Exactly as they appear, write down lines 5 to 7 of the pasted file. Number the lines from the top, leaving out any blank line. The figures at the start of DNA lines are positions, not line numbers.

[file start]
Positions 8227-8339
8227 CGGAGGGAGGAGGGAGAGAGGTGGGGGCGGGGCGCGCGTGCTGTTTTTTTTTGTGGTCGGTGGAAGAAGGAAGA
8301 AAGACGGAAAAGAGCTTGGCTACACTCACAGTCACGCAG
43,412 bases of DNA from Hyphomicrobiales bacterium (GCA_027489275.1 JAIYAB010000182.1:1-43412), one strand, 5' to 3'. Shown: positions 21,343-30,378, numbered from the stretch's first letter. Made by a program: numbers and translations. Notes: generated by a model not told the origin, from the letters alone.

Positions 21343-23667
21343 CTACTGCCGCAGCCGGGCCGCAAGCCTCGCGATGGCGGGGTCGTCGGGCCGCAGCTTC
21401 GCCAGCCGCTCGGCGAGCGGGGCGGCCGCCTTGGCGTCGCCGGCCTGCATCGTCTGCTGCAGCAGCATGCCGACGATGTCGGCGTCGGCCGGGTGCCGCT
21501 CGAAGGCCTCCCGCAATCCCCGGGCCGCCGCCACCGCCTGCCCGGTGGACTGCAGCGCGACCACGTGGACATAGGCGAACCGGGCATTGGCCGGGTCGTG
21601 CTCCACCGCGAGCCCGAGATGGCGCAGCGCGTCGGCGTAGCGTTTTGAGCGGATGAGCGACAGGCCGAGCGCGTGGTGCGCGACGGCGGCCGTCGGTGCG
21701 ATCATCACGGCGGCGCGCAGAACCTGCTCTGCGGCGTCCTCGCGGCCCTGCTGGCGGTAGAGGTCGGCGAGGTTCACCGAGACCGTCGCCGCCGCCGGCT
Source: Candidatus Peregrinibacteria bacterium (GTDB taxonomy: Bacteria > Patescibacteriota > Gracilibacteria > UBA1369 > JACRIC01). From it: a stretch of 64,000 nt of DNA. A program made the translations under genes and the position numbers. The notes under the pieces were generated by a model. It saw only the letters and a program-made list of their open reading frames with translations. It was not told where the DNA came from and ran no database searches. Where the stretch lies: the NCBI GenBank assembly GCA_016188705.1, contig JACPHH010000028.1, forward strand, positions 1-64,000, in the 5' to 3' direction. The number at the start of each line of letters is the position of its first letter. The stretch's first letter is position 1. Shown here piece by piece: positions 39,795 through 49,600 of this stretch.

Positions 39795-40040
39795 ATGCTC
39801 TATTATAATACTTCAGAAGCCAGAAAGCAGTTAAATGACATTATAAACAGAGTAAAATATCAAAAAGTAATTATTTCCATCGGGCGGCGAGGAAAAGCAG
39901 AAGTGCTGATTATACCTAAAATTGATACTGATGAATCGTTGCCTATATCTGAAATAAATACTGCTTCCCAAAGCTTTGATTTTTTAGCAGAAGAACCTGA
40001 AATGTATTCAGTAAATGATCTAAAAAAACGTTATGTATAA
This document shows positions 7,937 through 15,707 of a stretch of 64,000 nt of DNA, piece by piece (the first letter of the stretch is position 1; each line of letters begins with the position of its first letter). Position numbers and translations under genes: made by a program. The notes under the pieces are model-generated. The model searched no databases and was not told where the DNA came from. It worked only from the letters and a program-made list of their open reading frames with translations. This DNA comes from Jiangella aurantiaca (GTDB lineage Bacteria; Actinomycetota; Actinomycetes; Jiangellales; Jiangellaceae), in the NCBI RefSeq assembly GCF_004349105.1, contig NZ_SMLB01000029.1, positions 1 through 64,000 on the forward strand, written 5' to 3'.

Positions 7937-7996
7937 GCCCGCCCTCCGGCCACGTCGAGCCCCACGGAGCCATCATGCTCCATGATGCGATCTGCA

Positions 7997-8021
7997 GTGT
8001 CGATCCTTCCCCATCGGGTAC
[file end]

Positions 21343-23667
21343 CTACTGCCGCAGCCGGGCCGCAAGCCTCGCGATGGCGGGGTCGTCGGGCCGCAGCTTC
21401 GCCAGCCGCTCGGCGAGCGGGGCGGCCGCCTTGGCGTCGCCGGCCTGCATCGTCTGCTGCAGCAGCATGCCGACGATGTCGGCGTCGGCCGGGTGCCGCT